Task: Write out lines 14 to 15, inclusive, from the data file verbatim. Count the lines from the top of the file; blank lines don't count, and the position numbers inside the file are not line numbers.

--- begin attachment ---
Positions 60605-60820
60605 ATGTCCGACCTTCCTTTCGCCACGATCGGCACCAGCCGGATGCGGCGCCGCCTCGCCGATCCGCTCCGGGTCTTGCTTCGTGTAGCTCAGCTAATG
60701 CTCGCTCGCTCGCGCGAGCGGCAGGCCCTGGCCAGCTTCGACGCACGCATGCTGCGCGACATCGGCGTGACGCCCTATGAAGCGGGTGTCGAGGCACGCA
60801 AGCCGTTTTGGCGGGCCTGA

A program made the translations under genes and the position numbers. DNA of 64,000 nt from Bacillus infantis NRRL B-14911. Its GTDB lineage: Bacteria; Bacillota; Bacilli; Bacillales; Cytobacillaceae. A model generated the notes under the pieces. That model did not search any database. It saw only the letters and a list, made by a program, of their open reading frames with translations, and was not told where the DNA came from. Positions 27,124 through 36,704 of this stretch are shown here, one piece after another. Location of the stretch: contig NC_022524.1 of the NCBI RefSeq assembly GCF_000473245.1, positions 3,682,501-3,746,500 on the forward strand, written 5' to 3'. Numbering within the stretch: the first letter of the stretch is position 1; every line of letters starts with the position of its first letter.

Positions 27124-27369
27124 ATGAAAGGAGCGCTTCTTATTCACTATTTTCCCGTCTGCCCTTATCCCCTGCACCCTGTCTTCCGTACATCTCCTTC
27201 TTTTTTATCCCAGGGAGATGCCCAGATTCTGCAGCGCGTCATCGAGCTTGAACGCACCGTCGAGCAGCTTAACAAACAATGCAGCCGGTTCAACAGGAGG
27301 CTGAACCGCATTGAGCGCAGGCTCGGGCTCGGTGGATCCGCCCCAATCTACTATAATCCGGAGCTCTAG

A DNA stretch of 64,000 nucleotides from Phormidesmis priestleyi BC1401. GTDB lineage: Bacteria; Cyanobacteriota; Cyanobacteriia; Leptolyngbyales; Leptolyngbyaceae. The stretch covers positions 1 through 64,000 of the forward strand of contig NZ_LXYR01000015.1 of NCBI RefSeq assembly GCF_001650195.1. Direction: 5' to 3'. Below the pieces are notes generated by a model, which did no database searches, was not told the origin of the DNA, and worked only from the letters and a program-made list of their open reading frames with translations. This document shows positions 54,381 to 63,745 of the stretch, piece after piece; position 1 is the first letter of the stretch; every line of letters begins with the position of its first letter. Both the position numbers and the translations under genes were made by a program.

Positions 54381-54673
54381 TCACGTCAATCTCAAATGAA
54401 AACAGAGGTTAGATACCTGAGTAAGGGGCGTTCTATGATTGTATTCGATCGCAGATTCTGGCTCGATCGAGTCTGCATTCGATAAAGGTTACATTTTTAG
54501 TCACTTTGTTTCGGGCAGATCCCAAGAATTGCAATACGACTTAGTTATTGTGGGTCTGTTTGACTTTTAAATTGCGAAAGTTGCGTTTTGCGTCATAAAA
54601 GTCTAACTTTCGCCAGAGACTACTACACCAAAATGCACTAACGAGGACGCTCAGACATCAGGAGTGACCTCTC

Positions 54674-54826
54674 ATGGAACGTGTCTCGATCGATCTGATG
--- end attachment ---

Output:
54501 TCACTTTGTTTCGGGCAGATCCCAAGAATTGCAATACGACTTAGTTATTGTGGGTCTGTTTGACTTTTAAATTGCGAAAGTTGCGTTTTGCGTCATAAAA
54601 GTCTAACTTTCGCCAGAGACTACTACACCAAAATGCACTAACGAGGACGCTCAGACATCAGGAGTGACCTCTC